MAIN PAGE
EQUINE REPRODUCTION ARTICLES
SHORT COURSES
OTHER SERVICES AVAILABLE FROM EQUINE-REPRODUCTION.COM
FROZEN SEMEN STALLIONS
CERTIFIED SEMEN FREEZING LOCATIONS
EQUINE REPRODUCTION SUPPLIES
EQUINE REPRODUCTION BOOKS
EQUINE REPRODUCTION LINKS
EQUINE REPRODUCTION E-MAIL LIST
EASILY CALCULATE THE CORRECT VOLUME OF SEMEN AND EXTENDER TO SHIP OR USE ON FARM!
EQUINE REPRODUCTION BULLETIN BOARD
SITE MAP OF EQUINE-REPRODUCTION.COM
CONTACT US

horse breeding
horse breeding
horse breeding
horse breeding
horse breeding
horse breeding
horse breeding
horse breeding
horse breeding
horse breeding
horse breeding
horse breeding
horse breeding
horse breeding
Go to the articles page
 
Equine-Reproduction.com Bulletin Board
 
Topics Page Topics Page Register for a new account Register Edit Profile Profile Log Out Log Out Help/Instructions Help    
New Posts New Posts Last 1|3|7 Days Search Search Tree View Tree View  
Posting is restricted to registered board members only to prevent spamming of the board. We regret the necessity of this action, but hope you will appreciate the importance of the integrity of the board. Registration is free and information provided during the process will not be submitted to third parties.

To Geld or not to geld...

Equine-Reproduction.com Bulletin Board » General Stallion Questions » To Geld or not to geld... « Previous Next »


Author Message
 

Sara S
Nursing Foal
Username: Sara1971

Post Number: 16
Registered: 05-2007
Posted on Sunday, June 03, 2007 - 10:04 am:   Edit Post Delete Post    Move Post (Moderator/Admin Only)

I have a gorgeous dun Welsh Section A two year old colt. I initially bought him with a view to licensing him and standing him at stud and breeding a couple of my mares to him. However I am having some real handling problems. I also keep him separated from my mares for obvious reasons which I feel is a shame for him as he lives on his own but he is turned out 24/7. I am now thinking about gelding him in the autumn. I feel that my relationship with him is going rapidly downhill and I either sell him on to a stud or someone that will use him as a stud more than I will and has more expereince handling him or I keep him and geld him, and show him , let him live with my mares and break him to drive when he is older. What would you guys do if you had a really good colt? Sell on or geld and keep? I think he may have a better quality of life with me if he is gelded but is it a waste to cut a good stallion prospect??
 

Emily West
Breeding Stock
Username: Paintlover

Post Number: 188
Registered: 06-2006
Posted on Sunday, June 03, 2007 - 12:27 pm:   Edit Post Delete Post    Move Post (Moderator/Admin Only)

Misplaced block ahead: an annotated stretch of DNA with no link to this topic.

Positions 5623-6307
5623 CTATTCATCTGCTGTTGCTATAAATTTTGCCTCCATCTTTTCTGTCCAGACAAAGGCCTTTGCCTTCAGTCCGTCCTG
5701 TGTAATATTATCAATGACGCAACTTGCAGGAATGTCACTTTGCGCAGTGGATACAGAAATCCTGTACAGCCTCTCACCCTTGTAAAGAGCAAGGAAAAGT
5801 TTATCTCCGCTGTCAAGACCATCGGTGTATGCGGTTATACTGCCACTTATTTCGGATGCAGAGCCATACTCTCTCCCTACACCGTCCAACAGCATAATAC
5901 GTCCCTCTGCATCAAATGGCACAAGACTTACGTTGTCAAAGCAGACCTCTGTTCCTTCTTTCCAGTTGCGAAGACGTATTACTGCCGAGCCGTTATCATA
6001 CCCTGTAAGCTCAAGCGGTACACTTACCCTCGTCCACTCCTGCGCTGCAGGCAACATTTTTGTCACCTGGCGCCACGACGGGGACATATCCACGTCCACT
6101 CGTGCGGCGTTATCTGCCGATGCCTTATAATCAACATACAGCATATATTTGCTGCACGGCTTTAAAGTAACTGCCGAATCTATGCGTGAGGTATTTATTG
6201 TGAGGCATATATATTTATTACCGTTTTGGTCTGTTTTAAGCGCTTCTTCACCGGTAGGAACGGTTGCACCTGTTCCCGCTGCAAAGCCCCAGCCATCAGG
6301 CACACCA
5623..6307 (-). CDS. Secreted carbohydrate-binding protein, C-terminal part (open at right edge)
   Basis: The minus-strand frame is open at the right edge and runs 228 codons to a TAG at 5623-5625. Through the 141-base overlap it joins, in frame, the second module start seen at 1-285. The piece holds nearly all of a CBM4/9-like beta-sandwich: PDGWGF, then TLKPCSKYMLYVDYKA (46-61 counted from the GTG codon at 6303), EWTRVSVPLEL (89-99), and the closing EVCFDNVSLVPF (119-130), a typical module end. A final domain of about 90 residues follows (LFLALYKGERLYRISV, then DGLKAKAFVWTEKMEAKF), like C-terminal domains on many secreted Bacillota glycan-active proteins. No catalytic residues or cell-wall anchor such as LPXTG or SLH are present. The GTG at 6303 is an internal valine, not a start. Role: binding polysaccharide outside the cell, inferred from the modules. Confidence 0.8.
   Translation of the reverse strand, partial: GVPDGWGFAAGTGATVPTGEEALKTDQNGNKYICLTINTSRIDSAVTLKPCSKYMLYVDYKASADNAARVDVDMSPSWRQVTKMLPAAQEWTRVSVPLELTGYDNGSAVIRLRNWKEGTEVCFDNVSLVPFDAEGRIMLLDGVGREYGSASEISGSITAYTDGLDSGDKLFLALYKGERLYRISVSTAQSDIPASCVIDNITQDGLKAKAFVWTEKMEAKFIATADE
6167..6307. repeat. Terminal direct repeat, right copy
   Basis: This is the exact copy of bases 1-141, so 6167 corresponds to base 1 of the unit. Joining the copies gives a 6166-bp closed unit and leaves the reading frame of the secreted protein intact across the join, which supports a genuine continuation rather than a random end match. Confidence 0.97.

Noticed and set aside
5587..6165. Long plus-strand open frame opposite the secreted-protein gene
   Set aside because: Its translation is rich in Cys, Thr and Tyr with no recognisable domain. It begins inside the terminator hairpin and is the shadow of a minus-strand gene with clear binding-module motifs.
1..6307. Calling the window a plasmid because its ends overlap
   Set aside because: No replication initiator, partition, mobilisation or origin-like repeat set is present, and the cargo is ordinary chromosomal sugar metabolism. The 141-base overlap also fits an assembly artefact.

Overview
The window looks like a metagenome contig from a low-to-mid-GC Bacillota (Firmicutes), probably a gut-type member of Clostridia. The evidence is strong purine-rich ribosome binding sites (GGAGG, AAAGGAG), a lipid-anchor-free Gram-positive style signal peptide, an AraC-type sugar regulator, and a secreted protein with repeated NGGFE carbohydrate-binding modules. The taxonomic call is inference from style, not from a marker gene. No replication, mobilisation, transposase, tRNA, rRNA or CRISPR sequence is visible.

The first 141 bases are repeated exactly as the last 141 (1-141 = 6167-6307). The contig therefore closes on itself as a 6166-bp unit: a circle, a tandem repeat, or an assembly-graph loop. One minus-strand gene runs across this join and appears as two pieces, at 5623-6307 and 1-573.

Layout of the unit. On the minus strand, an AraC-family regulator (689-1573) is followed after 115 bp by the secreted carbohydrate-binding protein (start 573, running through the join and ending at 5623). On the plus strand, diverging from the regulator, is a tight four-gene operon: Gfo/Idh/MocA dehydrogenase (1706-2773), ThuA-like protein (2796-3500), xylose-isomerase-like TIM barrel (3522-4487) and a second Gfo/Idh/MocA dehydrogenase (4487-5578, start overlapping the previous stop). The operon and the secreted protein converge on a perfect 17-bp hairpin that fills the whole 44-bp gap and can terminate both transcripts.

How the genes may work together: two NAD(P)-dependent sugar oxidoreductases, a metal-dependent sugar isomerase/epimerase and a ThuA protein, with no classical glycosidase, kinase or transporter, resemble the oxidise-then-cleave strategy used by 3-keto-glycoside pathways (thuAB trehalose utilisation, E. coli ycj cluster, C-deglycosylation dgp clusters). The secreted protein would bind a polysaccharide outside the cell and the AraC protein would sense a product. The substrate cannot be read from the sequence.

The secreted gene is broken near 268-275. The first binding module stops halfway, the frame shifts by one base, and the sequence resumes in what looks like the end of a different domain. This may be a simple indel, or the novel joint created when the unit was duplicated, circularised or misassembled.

Sara,
I suppose if you really wanted some foals out of him you could sell him and retain some breedings but go with your instincts. I don't think gelding a really good stallion is wrong. I know that one of the top natural horsemen gelded one of his really nice colts out of great bloodlines because of how stud like he was. I think he partially did it to because his staff would be handling him a lot and he figured he could be dangerous. So, no don't feel bad about gelding him if you want to keep him.
 

Heather Kutyba
Breeding Stock
Username: Heatherck11

Post Number: 582
Registered: 01-2006
Posted on Sunday, June 03, 2007 - 02:19 pm:   Edit Post Delete Post    Move Post (Moderator/Admin Only)

Sara,
Considering the odds, gelding tends to make the most sense. Not many stallions hit the upper cream of the crop to be true sires.
Even if you sold him as a stallion, that doesn't guarantee that the person will keep him intact if his behavior declines.
One of my biggest rules in regards to stallions, is that behavior comes first. They EARN their testicles. One HINT of an issue, and they come off swiftly...
If you are having thoughts of gelding, you are probably right in your assumption.

I had/have a really good colt (he is gelded now!). I went through the same thing as you. There were a lot of folks who came down on me pretty hard for gelding him, but I made the right decision. It was the right thing for him, and mostly for me.
 

Sara S
Nursing Foal
Username: Sara1971

Post Number: 17
Registered: 05-2007
Posted on Sunday, June 03, 2007 - 03:17 pm:   Edit Post Delete Post    Move Post (Moderator/Admin Only)

Thanks Heather and Emily. Heather, did your colt calm down when he was gelded? I would hate to do it to find his behaviour didn't change!
 

Heather Kutyba
Breeding Stock
Username: Heatherck11

Post Number: 583
Registered: 01-2006
Posted on Sunday, June 03, 2007 - 03:48 pm:   Edit Post Delete Post    Move Post (Moderator/Admin Only)

Hi Sara,

:-) YES, and much sooner than I anticipated.

He had always been a GOOD colt, and his sudden shift the other way made it a "no brainer" for me. He went from a quiet, well mannered yearling to defensive and defiant. I had intended on leaving him intact, and evaluating him as time went on...but he lost the right.

Within 2 weeks, he came back down and was much less distracted. Granted, he was a yearling and had just begun the testosterone surge....but it was enough (along with a broken finger) to make the decision.
It was a gamble, so to speak. He has/had tons of talent, the genetics, the looks, etc and I was willing to go the long haul. Prepared to put him with a professional to have him campaigned if necessary. But, I just could not justify the shift in behavior.
I am happy to say, that he is a better horse for it. A stallion life is a solitary life and one FULL of rules and responsibilities unlike mares/geldings. He is happy, and I have a beautifully behaved animal I don't have to worry about (or worry about other people).